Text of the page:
WINNIPEG – Alex Forrest clearly remembers what happened to a fellow firefighter who was traumatized by the deaths of two captains in a house fire.
It was two months after the Winnipeg blaze in 2007 that killed Tom Nichols and Harold Lessard, and Forrest knew his colleague was having a hard time coping.
“I checked up on him and he had killed himself in a garage, and he was holding the pamphlet from the memorial,” Forrest, head of the Winnipeg firefighters union, recalled last week.
“Many of the firefighters are still suffering the effects of that fire.”
Forrest is one of many emergency responders across the country, including police officers and ambulance crews, who are fighting for better treatment for post-traumatic stress disorder, or PTSD.
He says the condition has been around a long time — he remembers early in his career 25 years ago when one firefighter committed suicide — but people are more willing to talk about the issue now.
There have been high-profile cases in recent weeks, including that of Ken Barker, a retired RCMP corporal and dog handler who took his own life. His family told the Winnipeg Free Press that Barker had struggled with PTSD after seeing many horrific crimes over the years, including the 2008 beheading of Tim McLean on a Greyhound bus.
Vince Savoia is a former paramedic and advocate who set up the Tema Conter Memorial Trust Fund in honour of a young woman killed in Toronto in 1988. He said there have been at least 15 suicides by first responders across Canada since April 28. The total is based on media reports and information given directly to his organization, which embarked on a cross-country tour this year to raise awareness of PTSD.
The number surprised even him.
“I’m really hoping this is just a blip …. because I just can’t see this continuing,” Savoia said from his organization’s Toronto headquarters.
While suicide is the most extreme outcome of PTSD, both Savoia and Forrest say the condition can manifest itself in many different ways — depression, substance abuse, divorce or an inability to work.
A 2012 study by psychiatric researchers in Brazil estimated that, worldwide, 10 per cent of emergency responders suffer from PTSD. That number was comparable to the rate among United States military personnel who had served in Iraq. It was much higher than rates among the general population of the countries that were studied — those rates varied between one per cent and 3.5 per cent.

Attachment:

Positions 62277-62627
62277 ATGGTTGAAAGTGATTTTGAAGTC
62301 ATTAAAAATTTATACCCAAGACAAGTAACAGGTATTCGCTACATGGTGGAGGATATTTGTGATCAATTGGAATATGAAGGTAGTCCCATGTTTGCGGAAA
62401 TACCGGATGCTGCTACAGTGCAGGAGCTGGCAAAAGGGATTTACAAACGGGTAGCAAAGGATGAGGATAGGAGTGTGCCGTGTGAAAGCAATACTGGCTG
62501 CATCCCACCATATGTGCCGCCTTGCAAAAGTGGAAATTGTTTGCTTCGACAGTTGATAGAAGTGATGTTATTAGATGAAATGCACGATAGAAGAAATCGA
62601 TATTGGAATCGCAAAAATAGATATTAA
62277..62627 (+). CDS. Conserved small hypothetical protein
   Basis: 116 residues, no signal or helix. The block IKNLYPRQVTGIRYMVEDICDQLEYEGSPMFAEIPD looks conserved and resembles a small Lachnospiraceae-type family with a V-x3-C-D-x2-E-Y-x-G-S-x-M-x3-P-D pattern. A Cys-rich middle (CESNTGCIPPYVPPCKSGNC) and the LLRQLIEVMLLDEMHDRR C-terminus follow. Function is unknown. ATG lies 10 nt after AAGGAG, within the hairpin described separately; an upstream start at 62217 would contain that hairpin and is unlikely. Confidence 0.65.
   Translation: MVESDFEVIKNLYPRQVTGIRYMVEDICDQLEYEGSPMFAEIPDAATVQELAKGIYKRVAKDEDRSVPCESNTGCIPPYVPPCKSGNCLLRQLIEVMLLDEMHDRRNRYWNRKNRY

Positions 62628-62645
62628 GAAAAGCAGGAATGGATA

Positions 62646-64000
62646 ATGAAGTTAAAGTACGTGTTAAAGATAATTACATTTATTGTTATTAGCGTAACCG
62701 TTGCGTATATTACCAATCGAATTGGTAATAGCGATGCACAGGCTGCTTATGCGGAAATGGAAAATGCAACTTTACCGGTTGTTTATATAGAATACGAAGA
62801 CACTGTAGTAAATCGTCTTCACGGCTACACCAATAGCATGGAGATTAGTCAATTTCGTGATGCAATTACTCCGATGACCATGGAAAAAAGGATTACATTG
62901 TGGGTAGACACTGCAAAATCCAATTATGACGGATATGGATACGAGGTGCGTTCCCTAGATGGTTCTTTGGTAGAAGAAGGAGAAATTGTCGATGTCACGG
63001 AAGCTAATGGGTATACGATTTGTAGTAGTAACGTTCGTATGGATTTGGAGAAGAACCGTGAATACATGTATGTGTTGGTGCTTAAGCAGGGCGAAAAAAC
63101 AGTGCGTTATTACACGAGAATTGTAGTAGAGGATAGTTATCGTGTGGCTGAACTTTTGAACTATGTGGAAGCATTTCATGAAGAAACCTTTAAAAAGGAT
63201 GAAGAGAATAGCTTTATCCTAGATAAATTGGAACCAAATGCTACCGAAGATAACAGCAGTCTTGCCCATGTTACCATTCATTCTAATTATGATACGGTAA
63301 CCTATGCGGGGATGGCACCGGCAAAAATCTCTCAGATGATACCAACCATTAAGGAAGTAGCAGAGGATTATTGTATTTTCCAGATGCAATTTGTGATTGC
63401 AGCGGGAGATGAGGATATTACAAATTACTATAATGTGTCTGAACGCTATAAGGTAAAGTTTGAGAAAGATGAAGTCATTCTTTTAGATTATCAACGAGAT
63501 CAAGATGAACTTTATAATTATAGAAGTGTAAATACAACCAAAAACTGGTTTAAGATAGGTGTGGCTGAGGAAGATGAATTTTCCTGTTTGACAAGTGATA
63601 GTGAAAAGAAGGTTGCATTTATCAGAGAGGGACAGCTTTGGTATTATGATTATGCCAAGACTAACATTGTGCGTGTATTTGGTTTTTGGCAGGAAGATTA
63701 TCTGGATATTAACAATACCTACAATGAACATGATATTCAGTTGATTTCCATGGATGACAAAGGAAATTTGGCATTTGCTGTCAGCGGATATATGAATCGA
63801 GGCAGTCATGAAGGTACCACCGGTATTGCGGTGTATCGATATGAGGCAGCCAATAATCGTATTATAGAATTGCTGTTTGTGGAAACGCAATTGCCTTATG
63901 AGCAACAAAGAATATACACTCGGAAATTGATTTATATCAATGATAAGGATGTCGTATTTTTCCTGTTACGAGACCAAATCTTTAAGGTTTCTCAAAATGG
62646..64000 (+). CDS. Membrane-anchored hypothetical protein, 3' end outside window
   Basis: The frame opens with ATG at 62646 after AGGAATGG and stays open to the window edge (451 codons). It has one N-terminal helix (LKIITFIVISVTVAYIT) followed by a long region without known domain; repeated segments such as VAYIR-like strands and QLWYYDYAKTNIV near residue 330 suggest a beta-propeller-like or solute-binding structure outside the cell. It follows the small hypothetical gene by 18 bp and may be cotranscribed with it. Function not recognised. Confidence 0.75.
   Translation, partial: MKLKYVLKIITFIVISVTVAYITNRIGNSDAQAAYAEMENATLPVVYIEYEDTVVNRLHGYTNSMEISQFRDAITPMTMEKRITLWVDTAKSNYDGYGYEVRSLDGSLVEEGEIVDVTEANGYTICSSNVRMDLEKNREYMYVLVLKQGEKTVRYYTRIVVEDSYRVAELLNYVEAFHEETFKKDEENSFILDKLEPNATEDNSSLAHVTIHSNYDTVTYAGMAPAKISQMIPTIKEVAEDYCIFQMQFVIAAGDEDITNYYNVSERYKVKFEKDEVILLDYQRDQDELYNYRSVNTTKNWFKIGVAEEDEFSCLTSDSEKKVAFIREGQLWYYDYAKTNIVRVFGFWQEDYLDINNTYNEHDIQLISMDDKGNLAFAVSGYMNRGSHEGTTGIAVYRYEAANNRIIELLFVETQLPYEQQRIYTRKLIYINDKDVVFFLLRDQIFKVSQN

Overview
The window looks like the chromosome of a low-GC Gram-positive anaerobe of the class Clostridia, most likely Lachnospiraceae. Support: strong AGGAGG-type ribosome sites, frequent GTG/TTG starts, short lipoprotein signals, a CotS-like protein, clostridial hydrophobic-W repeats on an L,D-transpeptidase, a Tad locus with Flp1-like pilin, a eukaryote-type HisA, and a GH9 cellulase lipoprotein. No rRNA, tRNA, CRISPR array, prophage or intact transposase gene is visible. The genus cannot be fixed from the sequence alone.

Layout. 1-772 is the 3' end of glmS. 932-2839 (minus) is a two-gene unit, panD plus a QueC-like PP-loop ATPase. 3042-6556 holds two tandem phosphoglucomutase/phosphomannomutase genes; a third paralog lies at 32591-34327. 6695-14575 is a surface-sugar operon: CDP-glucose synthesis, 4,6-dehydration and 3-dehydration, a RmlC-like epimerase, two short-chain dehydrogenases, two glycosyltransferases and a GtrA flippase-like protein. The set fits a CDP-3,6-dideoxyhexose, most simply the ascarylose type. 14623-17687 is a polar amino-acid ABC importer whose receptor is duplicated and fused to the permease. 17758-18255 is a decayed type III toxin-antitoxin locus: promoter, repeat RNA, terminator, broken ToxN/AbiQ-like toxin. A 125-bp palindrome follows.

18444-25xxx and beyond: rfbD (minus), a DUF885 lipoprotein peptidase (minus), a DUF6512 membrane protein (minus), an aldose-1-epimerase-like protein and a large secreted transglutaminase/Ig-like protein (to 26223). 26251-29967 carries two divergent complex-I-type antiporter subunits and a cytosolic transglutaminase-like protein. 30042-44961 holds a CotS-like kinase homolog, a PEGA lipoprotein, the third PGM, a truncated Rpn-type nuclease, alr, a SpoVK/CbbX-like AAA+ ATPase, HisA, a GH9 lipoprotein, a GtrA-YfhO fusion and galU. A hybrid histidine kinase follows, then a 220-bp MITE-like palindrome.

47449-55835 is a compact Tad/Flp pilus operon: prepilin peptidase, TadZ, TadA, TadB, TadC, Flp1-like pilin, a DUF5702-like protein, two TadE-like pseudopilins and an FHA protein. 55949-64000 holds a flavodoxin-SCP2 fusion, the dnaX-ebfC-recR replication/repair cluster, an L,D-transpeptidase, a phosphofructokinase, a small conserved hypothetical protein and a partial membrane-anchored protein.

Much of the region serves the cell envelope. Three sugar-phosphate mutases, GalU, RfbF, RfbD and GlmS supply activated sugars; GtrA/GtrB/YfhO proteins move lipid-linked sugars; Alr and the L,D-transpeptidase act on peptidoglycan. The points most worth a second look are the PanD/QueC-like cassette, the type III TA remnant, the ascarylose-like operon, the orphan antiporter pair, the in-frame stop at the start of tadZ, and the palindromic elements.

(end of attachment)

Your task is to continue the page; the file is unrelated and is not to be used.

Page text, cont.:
In Canada, there is a growing movement to try to treat PTSD in emergency responders. British Columbia and Alberta have recently changed worker compensation laws to make PTSD a presumptive condition. That means emergency responders suffering from the disorder will be presumed to have it as a direct result of their jobs, making it easier to qualify for compensation and treatment.
The Ontario government has reintroduced a similar bill in the legislature and Manitoba appears ready to follow suit. Labour Minister Erna Braun has discussed the issue with the firefighters union and a report from the province’s Workers’ Compensation Board is expected this fall, according to Braun’s press secretary, Naline Rampersad.
Aside from making compensation easier, the change would encourage emergency response management and workers to tackle PTSD, Forrest said.
“Now it creates a responsibility on the employer to recognize the issue. Just the fact that it’s becoming part of legislation, it will become an education tool for firefighters to realize that it’s an acceptable issue … and not to be embarrassed, that you have the ability to come forward.”
“I believe we are just scratching the surface of the tragedy of PTSD … and I see it’s getting more and more prominent because more and more people are coming forward.”